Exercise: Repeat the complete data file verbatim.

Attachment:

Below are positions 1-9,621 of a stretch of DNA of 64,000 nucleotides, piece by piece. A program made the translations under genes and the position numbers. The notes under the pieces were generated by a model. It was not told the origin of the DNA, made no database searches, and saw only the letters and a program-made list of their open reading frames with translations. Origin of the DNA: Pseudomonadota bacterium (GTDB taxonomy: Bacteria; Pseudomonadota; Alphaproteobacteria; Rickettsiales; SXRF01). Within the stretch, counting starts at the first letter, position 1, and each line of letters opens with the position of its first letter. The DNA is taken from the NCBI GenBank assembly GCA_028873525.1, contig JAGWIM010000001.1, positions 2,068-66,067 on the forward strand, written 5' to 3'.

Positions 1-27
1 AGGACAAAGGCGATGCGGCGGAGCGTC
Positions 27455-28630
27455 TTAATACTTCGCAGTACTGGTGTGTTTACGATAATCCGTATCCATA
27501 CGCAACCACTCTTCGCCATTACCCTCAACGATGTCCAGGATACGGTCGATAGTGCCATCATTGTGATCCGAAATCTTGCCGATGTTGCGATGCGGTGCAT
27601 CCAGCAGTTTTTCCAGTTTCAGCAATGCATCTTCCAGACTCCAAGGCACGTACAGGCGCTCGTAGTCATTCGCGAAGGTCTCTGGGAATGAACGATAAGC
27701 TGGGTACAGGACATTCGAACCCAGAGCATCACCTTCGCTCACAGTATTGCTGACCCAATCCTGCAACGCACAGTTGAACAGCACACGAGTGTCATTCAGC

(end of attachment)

Below are positions 1-9,621 of a stretch of DNA of 64,000 nucleotides, piece by piece. A program made the translations under genes and the position numbers. The notes under the pieces were generated by a model. It was not told the origin of the DNA, made no database searches, and saw only the letters and a program-made list of their open reading frames with translations. Origin of the DNA: Pseudomonadota bacterium (GTDB taxonomy: Bacteria; Pseudomonadota; Alphaproteobacteria; Rickettsiales; SXRF01). Within the stretch, counting starts at the first letter, position 1, and each line of letters opens with the position of its first letter. The DNA is taken from the NCBI GenBank assembly GCA_028873525.1, contig JAGWIM010000001.1, positions 2,068-66,067 on the forward strand, written 5' to 3'.

Positions 1-27
1 AGGACAAAGGCGATGCGGCGGAGCGTC
Positions 27455-28630
27455 TTAATACTTCGCAGTACTGGTGTGTTTACGATAATCCGTATCCATA
27501 CGCAACCACTCTTCGCCATTACCCTCAACGATGTCCAGGATACGGTCGATAGTGCCATCATTGTGATCCGAAATCTTGCCGATGTTGCGATGCGGTGCAT
27601 CCAGCAGTTTTTCCAGTTTCAGCAATGCATCTTCCAGACTCCAAGGCACGTACAGGCGCTCGTAGTCATTCGCGAAGGTCTCTGGGAATGAACGATAAGC
27701 TGGGTACAGGACATTCGAACCCAGAGCATCACCTTCGCTCACAGTATTGCTGACCCAATCCTGCAACGCACAGTTGAACAGCACACGAGTGTCATTCAGC